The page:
Not every politician gets a week like the one John McCain got last week, and most of his good fortune was not of his making. Yes, he did clear the threshold of 1191 delegates to officially gain the nomination and, yes, that did lead to a helpful photo-op at the White House. But the real gifts were delivered by his potential Democratic rivals and by the Democratic Party itself.
Most obviously, Hillary Clinton did not quietly exit the stage. By beating Obama badly in Ohio, she ensured the race would go on and the intra-party warfare would continue. Her victories revealed Obama's weakness in attracting lower income whites and Hispanics, two groups he would need to hold in November.
Barack Obama also lent credence to Clinton's point that maybe foreign policy leadership does require experience when his advisers were caught assuring foreigners that their boss does not really mean all that wacky stuff about reneging on NAFTA and bugging out of Iraq when things are improving.
Obama's efforts to shoo away the offenders did not settle the underlying dilemma -- is he being disingenuous with voters or does he not have command over his advisers? Suddenly there did seem to be a stature gap between him and Clinton, who can at least keep her advisers from publicly undermining her policy pronouncements.
McCain got the soundbite equivalent of "I voted for the $87 million before I voted against it" when Obama adviser Susan Rice said of the Democratic contenders, "They're both not ready to have that 3 a.m. phone call." Clinton pitched in as well, repeatedly saying that both she and McCain have a lifetime of experience but Obama...maybe not so much.
These events reinforced the reason for McCain's candidacy: he is unmatched in foreign policy acumen and experience. Clinton will make half the argument on a daily basis, lambasting Obama as a neophyte. Obama will make the other half, pointing out that Clinton is scarcely better prepared. Meanwhile, McCain will be jetting to foreign countries, meeting with foreign leaders and proving his point that he is the only one ready for national security responsibility.
And last week's attack on the military recruiting station in New York City and the terrorist shootings in Jerusalem served as reminders, if any were needed, that we live in dangerous times.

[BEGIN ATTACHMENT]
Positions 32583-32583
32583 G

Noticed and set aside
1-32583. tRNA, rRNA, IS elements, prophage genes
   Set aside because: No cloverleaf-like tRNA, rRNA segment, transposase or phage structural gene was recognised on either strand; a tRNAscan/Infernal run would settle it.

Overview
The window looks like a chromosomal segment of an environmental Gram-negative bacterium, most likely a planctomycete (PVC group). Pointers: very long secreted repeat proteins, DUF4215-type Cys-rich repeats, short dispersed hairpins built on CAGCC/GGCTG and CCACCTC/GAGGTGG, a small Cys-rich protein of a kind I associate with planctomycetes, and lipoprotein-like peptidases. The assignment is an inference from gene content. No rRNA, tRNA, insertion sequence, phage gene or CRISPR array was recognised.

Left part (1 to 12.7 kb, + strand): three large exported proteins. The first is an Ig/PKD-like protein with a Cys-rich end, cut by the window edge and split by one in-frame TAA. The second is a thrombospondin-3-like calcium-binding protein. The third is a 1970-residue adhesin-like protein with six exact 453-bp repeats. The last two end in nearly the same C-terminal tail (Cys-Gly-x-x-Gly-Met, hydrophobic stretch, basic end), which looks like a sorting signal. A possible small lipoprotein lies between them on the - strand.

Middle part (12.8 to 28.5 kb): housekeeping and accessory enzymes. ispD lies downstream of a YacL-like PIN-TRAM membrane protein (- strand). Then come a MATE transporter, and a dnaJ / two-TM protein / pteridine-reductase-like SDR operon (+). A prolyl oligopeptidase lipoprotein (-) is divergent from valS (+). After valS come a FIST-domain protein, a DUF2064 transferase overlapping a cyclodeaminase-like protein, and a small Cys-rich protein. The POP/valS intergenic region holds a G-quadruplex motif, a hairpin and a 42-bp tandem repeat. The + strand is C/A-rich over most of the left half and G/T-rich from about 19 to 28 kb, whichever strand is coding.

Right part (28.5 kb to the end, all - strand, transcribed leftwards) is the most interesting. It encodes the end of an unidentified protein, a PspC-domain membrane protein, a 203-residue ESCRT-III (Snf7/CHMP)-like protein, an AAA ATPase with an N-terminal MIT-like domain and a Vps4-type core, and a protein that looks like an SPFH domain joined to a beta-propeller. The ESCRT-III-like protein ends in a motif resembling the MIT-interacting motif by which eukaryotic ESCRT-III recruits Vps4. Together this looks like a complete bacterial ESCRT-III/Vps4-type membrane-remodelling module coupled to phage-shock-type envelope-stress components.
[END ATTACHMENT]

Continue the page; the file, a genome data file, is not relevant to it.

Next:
HOWARD DEAN AND the Democratic Party did their part as well. The problem: Michigan and Florida. Their solution: They have not a clue.
The prospect of redo primaries or an ongoing rules fight over whether to exclude the delegates gives Clinton more reason to soldier on. The possibility that no arrangement can be found and that two of the most populous states will have no say in selecting the Democratic nominee raises the delicious prospect that a Democratic nomination arrived at without allowing every vote to be counted. It would reek of unfairness and send many voters (at least in Florida) running into McCain's open arms in November.
While all of this was going on, the Democrats and the DNC found it impossible to turn their guns on McCain, who is financially and organizationally at his most vulnerable. As Bob Dole found out in 1996, an underfunded Republican in the post-nomination and pre-convention period can collapse under attacks from a well organized and funded opposition. But the Democrats have too much on their hands to bother much with McCain, a situation that may go on for weeks or even months.
Now, many have speculated that McCain has benefited from one of the longest streaks of good luck in history. Mike Huckabee rose just in time to topple Mitt Romney. Rudy Giuliani left New Hampshire and virtually evacuated the race, leaving the early primary states to McCain. The surge worked in time for primary voters to appreciate McCain's role in its success.
What politician has been this fortunate? The Democrats are starting to worry that McCain's luck has only just begun.
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